Cis, Trans, Gay, Straight: Being Called Out by the Doctor

Bioethics-in-the-News-logoThis post is a part of our Bioethics in the News series

By Jamie Lindemann Nelson, PhD

A little story—it might be called a dramatization—to start: Approaching the third trimester of pregnancy number two, Maria is in for a routine exam. Everything goes as expected until her OB/GYN pauses, gathers herself, and asks, “By the way, Maria … and don’t feel that you have to answer if you don’t want to, but … you do think of yourself as a woman, don’t you … I mean, you … identify as a female gendered person … who … is mainly attracted to men, erotically?”

To say Maria is taken aback by these questions is to say too little; a word like “stunned” comes closer. How to make any sense of this? Has her doctor, who actually attended the birth of her child, had a psychotic break? Is she just trying to be funny? Did Maria just mishear? Or is this some politically correct silliness … does it having something to do with queer people?

Indeed so. The New York Times for this past May 29th reports that LGBT patients are generally willing to disclose their “gender identity and sexual orientation” to their health care providers. Based on research reported in JAMA Internal Medicine, only 10% of a national, randomized sample of lesbian, bisexual, gay, and straight subjects indicated that they would refuse to acknowledge their status; a related study of 101 transgender patients indicated that 90% believed that it was important for primary care providers to know their gender identity.

They are quite right: knowing whether or not a patient is transgender, whether or not they are straight, can sharpen a care provider’s focus. Further, LGBT health care disparities can be spotted and remediated more effectively. Both the National Academy of Sciences and the Joint Commission have endorsed soliciting such information.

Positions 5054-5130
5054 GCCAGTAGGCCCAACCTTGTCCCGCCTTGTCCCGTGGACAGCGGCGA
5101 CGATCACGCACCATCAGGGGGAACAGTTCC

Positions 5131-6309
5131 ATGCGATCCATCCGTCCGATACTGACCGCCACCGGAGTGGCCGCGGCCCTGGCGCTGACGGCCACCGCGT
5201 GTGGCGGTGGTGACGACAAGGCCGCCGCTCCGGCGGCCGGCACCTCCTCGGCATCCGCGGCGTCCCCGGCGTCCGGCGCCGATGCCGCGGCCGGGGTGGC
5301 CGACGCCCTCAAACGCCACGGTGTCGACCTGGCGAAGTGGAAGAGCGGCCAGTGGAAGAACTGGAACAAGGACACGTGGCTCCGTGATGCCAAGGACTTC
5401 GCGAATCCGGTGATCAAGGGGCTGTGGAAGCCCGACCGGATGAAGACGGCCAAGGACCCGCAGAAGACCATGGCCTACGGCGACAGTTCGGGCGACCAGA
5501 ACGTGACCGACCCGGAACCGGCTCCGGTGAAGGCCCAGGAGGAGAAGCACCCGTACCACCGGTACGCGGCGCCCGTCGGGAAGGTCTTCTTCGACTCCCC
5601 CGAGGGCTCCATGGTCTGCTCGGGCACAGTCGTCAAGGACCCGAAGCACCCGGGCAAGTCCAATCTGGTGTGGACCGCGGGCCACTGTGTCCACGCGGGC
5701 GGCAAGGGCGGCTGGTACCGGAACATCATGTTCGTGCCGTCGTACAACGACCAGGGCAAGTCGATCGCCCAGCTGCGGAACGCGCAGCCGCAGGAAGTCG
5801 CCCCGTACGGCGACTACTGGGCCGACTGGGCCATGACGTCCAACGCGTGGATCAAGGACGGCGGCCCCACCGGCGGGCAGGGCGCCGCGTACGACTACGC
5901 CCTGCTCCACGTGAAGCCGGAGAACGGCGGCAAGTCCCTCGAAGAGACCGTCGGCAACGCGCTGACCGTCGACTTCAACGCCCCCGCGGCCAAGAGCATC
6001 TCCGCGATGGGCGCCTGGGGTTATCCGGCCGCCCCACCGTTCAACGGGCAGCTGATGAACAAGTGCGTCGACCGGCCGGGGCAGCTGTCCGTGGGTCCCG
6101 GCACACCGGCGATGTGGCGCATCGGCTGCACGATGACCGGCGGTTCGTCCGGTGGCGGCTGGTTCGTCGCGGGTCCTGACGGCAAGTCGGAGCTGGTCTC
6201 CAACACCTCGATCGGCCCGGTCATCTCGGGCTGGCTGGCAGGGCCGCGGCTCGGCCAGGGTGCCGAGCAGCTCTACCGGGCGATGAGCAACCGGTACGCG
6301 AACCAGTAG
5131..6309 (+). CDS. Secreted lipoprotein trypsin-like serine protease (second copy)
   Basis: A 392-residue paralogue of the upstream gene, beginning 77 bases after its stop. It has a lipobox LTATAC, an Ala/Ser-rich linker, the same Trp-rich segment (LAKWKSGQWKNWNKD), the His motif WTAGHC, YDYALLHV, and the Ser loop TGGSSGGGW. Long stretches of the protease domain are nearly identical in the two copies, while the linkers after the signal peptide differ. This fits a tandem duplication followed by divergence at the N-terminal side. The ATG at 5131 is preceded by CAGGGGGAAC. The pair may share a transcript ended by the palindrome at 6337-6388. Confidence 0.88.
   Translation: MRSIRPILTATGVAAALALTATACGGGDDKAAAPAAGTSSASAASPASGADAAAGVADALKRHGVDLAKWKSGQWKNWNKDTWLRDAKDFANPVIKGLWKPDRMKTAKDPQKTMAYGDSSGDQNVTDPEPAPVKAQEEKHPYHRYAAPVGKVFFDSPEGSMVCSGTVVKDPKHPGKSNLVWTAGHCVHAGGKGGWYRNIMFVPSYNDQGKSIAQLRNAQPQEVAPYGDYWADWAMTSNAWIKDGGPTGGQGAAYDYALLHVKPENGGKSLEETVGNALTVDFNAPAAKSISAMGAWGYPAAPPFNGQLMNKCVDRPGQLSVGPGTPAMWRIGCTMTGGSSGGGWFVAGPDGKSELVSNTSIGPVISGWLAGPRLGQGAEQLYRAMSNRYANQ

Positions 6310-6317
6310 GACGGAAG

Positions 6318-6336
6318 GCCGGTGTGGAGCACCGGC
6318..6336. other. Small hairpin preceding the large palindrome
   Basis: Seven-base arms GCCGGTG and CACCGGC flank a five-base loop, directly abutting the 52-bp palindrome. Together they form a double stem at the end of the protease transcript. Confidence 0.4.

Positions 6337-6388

Yet, if these results are accurate, LGBT folks should be congratulated not only on their appreciation of quality and equity of care, but also on their bravery. The National Center for Transgender Equality’s 2011 study of 6500 transpeople indicated that 19% were denied access to health care, 28% reported being harassed and disrespected by care providers, and 2% had actually experienced physical assault while seeking care.

Similar perils face LGB patients. A 2010 Lambda Legal study of nearly 5000 respondents roughly anticipated the National Center for Transgender Equality’s results for transpeople, and showed that matters are at least as dire for people with HIV. LGB people who are neither transgender nor living with HIV should not be sanguine—8% report being denied care because of being thought to be otherwise than straight.

This “Transgender-Affirming Hospital Policies” document is available for download on the Human Rights Campaign website.

Perhaps these data no longer accurately reflect the reception of queer and HIV infected people by health care professionals. Yet there’s still reason for them to be wary—for example, a 2017 Human Rights Campaign Foundation report showing that only 61% of 901 hospitals had nondiscrimination policies that included both gender identity and sexual orientation. The Times piece mentioned “several studies” that say “providers feel uneasy about asking,” out of a reluctance “to make patients uncomfortable.” One hopes that their delicacy is informed by awareness of what LGBT folks might be uncomfortable about—as well as by these recent studies.